But there is much to look forward to.  Easter weekend is upon us already and later in the month Crystal and I are going on a weekend Wilderness First Aid course together.  That's how we roll!  Partly in preparation for our separate summer adventures, Crystal to Gros Morne, me to the Yukon and partly just because we like to spend a lot of time a little ways from help and increasingly with the kids.  There's a 10k at the end of the month with a group of Crystal's students.  At the beginning of May is a band trip to Washington DC for Crystal, the Spring Chicken enduro for Simon, then the Rideau Lakes bike tour and hopefully a whitewater canoe course, both for Simon (#understandingwife - that's a hashtag; it's 2015 after all).  And there's meant to be a girls cottage weekend in there somewhere just to recharge Crystal's batteries for all of Simon's excursions.  What about the kids?!  Their world is small!  Really, it is.  They are happy when they don't spend too long in the car, when they get to go to the park and play with water in the back yard and see their friends and scooter and get muffins from Grandma and Nono.  We are however planning to do a summer overnight canoe camping trip with them.

Back to now.  This morning we went to the park.

Felicity wore her helmet because under the play structure is a sheet of ice.  It is nice to be out without getting cold or wet.  It's -5C so ideal.  Otherwise it's a lake out there.  Felicity has been going to the pre-school program at Dovercourt twice a week and she starts swimming lessons after Easter.  Need to get Toby a tricycle with a push handle to save my back!  'Tis the season to get excited.  It's been a long, very cold winter.    

Sunday, March 29, 2015

Ski #17: Toby and me

Felicity took Crystal downhill. We skied P10-Champlain-#1-P10. Stunning weather.

Sunday, March 8, 2015

Ski #16: a LOT like Spring

Felicity skied part way UP the hill today. Age 3yrs 1 week. Good job!

Monday, February 16, 2015


Before we went to the museum on Family Day Monday the kids needed to be entertained while I did the Loppet on Sunday.  And if I was skiing, they wanted to ski.  And because there was a wind chill of -35 outside, they got to ski inside.  Felicity is so competent she is carrying a picnic basket, plate and doll.  

Toby looks like a natural.  I always remember seeing toddlers running around the chalet in salopettes and ski boots when we went skiing in Switzerland on a school trip age 11.  I don't know why that memory has stuck but I'm pleased we've been able to at least give them a feel for being on the snow fro the outset.  The forecast is for a high of -1C this coming Sunday so we shall dig out the shorts and sun cream and hit the slopes.

On Monday it was cold again, blah, blah, blah.  So we wet to the wonderful Children's Museum which is housed inside the spectacular Museum of History, formerly Civilisation.  They had some extra activities going on:

Bilingual bien-sur:

Bob the Builder was supervising:

On a camel in snow boots.  I like the juxtaposition.

Ski #13: Loppet (including cold weather skiing infographic)

See if you can figure out this pictorial representation of skiing in the Arctic north that is Ottawa (we're really nowhere near the Arctic):

Technically the Loppet is in Gatineau but it's all part of the National Capital Region.  I know that skiing is inherently a cold weather sport and that it is not much fun otherwise but there are different degrees of cold.  For a start, and what better place to start, there is our friend Kelvin, way down there where there ain't no Kelvins: 0 degrees Kelvin (-273C).  That's really cold.  That's where there is no energy at all.  Anything warmer than that and we have energy but if it's colder than we are, 37-ish degrees C (310K!) we're losing heat to our environment.  So when on Sunday, day of the Loppet ski race it says that it will be -23C on the start line with a very brisk wind gusting 50kmh, we're losing a lot of heat.  This can be mitigated by some well chosen items of clothing but the face gets little protection.  Disconcertingly almost everyone I saw in the indoor are had some sort of tape covering their cheeks and nose.  I suddenly felt not very well prepared.  Oh well, we would get to the trees soon.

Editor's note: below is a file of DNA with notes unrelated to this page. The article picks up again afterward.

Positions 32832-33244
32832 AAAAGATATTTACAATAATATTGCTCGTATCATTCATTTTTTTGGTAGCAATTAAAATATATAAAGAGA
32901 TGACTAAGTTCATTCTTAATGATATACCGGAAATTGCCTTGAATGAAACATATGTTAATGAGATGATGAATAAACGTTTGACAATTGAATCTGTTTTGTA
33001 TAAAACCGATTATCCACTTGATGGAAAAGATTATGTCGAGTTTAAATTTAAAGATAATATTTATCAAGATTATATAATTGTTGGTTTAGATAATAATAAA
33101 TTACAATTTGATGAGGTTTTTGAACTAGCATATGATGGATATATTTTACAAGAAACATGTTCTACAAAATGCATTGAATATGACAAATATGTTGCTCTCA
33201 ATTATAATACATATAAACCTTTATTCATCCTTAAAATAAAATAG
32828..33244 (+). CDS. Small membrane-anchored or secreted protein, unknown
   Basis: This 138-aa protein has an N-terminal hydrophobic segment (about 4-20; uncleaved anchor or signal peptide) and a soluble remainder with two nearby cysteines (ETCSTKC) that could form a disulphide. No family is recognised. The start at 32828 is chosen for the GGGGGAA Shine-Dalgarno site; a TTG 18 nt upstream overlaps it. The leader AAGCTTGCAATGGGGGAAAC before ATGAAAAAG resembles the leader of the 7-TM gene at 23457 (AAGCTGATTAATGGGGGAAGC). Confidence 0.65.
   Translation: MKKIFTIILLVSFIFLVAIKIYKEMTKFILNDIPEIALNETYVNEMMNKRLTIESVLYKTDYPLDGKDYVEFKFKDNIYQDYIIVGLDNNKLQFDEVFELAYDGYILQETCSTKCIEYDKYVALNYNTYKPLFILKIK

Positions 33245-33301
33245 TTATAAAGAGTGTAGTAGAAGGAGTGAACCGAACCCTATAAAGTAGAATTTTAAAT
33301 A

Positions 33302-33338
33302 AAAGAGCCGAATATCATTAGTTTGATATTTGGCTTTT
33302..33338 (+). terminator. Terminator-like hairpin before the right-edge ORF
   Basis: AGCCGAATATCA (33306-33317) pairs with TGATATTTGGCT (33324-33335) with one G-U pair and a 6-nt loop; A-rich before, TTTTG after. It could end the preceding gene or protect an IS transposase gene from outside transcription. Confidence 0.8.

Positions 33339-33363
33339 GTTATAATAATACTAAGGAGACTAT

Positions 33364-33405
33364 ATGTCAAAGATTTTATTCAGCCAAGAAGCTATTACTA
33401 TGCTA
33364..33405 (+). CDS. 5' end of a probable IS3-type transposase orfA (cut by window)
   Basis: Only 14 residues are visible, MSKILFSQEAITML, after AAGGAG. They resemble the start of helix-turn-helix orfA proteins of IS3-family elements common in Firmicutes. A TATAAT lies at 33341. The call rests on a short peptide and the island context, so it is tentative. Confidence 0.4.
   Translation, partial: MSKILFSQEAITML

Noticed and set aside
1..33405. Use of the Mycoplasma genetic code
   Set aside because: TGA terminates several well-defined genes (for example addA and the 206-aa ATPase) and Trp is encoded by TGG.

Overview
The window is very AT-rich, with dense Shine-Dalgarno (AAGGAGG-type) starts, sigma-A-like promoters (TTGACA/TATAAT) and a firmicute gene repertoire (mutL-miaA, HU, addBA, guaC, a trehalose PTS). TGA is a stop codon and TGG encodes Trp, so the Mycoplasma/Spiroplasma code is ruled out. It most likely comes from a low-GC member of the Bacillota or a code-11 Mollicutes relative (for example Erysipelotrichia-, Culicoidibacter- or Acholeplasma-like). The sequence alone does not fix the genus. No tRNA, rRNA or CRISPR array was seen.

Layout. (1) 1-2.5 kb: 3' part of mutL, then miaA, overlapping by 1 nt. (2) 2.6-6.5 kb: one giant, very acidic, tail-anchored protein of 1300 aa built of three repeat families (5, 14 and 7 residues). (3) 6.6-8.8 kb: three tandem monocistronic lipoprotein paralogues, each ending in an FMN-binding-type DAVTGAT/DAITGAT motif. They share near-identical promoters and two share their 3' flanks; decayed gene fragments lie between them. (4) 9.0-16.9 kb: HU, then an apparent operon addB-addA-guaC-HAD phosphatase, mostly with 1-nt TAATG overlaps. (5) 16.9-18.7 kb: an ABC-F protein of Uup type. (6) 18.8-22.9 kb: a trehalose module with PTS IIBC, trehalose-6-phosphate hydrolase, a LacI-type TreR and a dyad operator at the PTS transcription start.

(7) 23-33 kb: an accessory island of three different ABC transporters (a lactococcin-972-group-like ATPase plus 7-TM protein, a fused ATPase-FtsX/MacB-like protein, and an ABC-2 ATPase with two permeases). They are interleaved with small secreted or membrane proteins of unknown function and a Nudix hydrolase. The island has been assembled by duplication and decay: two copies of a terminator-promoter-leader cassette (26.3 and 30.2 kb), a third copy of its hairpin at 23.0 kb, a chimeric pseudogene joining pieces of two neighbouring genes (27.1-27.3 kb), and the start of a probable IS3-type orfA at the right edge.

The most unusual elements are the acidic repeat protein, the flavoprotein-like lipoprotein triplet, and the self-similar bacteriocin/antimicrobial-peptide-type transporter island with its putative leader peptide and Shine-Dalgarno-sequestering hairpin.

It was a good race.  Well it wasn't really but I did enjoy myself.  The snow was so slow, there was fresh loose snow on the climb up the back of Pink, I feel over trying to smile at a cameraman and the wind was at times really painful.  But the sun shone, the course was shortened from 27 to 22.5k and I got the frostbite all-clear from the medic at the aid station.  It took me 2 minutes longer than last year despite the shortening which is an reflection of (a) the conditions and (b) my having skied half as much as I had this time last year.

Photos have not been posted yet.  Here are some bits of trivia:

Wednesday, February 11, 2015

Where does the time go?

This is the question I asked, idly, aloud, somewhat rhetorically.  "In here!" was the answer I got, emphatically, from Felicity who was simultaneously banging her hand on the super lazy susan corner cabinet.  A super lazy susan is, I believe, differentiated from a simple, straight forward, bog standard lazy susan by the sole fact of its separately rotating two shelves.  Make sense?  Good.  So what better place to keep that elusive, bendy, unruly and enigmatic of concepts: the time. 

I am affording myself this indulgence of semantics today to compensate the cross I have to bear in the form of a continuous stream of green/yellow/dark green/dark yellow phlegm emanating from my daughter's nose today.  All of that on about 3 hours of sleep last night thanks to my course, some late night grocery shopping and a Toby who refused to sleep from 3am until 5.30am when we finally gave up and got up.

Pictures come to you today from yesterday.  Reading lesson:

Outdoor activity time:

Indoor activity:

And from today, the alphabet dinosaur puzzle that Toby did all on his own.

Sunday, February 8, 2015

Ski #12: Mission accomplished, 37 for 37

We did it. Chris Roy and I. Yesterday, Saturday.  37km skate skiing around the park. It was fun, really fun. I took some photos. 

Here are the details:

P8-P9 - 3.5
P10-junction - 4
Junction-Champlain - 2.5
Champlain-McKinstry - 9.2
McKinstry-Champlain - 9.2
Champlain-Penguin via #1 - 7.3
Penguin-P8 - 1

Approx. 36.7km

We left a bag at Huron on the way up which was a magical treat on the way back. Stopped at Huron, McKinstry and Huron again. Strava said 36.5 when we got back to P8 so we skied 250m towards P9 and back!